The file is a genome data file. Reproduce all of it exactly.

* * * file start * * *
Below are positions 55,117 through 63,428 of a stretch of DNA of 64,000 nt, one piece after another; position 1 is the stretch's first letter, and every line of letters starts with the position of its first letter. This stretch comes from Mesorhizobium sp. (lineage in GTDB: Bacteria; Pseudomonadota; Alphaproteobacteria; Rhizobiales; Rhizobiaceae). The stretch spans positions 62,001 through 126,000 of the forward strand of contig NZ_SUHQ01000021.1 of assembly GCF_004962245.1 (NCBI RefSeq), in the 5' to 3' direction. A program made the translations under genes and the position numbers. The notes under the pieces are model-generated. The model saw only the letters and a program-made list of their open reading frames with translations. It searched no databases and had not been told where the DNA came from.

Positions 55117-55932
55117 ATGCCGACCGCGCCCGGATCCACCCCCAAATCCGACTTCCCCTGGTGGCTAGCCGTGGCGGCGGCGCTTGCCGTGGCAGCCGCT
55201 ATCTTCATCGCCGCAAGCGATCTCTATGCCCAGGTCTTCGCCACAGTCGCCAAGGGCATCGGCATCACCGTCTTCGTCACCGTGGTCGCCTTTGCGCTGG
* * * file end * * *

Below are positions 55,117 through 63,428 of a stretch of DNA of 64,000 nt, one piece after another; position 1 is the stretch's first letter, and every line of letters starts with the position of its first letter. This stretch comes from Mesorhizobium sp. (lineage in GTDB: Bacteria; Pseudomonadota; Alphaproteobacteria; Rhizobiales; Rhizobiaceae). The stretch spans positions 62,001 through 126,000 of the forward strand of contig NZ_SUHQ01000021.1 of assembly GCF_004962245.1 (NCBI RefSeq), in the 5' to 3' direction. A program made the translations under genes and the position numbers. The notes under the pieces are model-generated. The model saw only the letters and a program-made list of their open reading frames with translations. It searched no databases and had not been told where the DNA came from.

Positions 55117-55932
55117 ATGCCGACCGCGCCCGGATCCACCCCCAAATCCGACTTCCCCTGGTGGCTAGCCGTGGCGGCGGCGCTTGCCGTGGCAGCCGCT
55201 ATCTTCATCGCCGCAAGCGATCTCTATGCCCAGGTCTTCGCCACAGTCGCCAAGGGCATCGGCATCACCGTCTTCGTCACCGTGGTCGCCTTTGCGCTGG